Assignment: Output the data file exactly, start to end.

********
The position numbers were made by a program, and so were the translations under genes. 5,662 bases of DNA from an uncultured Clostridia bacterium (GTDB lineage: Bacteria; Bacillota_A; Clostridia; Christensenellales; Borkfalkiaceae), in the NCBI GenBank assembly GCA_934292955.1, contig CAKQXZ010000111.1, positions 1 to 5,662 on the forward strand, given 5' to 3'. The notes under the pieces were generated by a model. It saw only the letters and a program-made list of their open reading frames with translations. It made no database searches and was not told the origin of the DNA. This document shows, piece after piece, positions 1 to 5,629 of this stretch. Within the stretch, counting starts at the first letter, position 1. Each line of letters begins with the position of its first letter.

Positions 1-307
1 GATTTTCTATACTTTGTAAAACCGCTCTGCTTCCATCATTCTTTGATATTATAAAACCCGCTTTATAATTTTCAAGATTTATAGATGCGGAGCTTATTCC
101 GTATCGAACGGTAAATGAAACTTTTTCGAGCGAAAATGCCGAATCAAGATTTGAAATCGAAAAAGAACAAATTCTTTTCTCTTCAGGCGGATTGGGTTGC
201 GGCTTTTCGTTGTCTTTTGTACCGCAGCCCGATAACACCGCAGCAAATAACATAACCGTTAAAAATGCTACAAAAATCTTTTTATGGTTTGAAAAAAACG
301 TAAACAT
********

The position numbers were made by a program, and so were the translations under genes. 5,662 bases of DNA from an uncultured Clostridia bacterium (GTDB lineage: Bacteria; Bacillota_A; Clostridia; Christensenellales; Borkfalkiaceae), in the NCBI GenBank assembly GCA_934292955.1, contig CAKQXZ010000111.1, positions 1 to 5,662 on the forward strand, given 5' to 3'. The notes under the pieces were generated by a model. It saw only the letters and a program-made list of their open reading frames with translations. It made no database searches and was not told the origin of the DNA. This document shows, piece after piece, positions 1 to 5,629 of this stretch. Within the stretch, counting starts at the first letter, position 1. Each line of letters begins with the position of its first letter.

Positions 1-307
1 GATTTTCTATACTTTGTAAAACCGCTCTGCTTCCATCATTCTTTGATATTATAAAACCCGCTTTATAATTTTCAAGATTTATAGATGCGGAGCTTATTCC
101 GTATCGAACGGTAAATGAAACTTTTTCGAGCGAAAATGCCGAATCAAGATTTGAAATCGAAAAAGAACAAATTCTTTTCTCTTCAGGCGGATTGGGTTGC
201 GGCTTTTCGTTGTCTTTTGTACCGCAGCCCGATAACACCGCAGCAAATAACATAACCGTTAAAAATGCTACAAAAATCTTTTTATGGTTTGAAAAAAACG
301 TAAACAT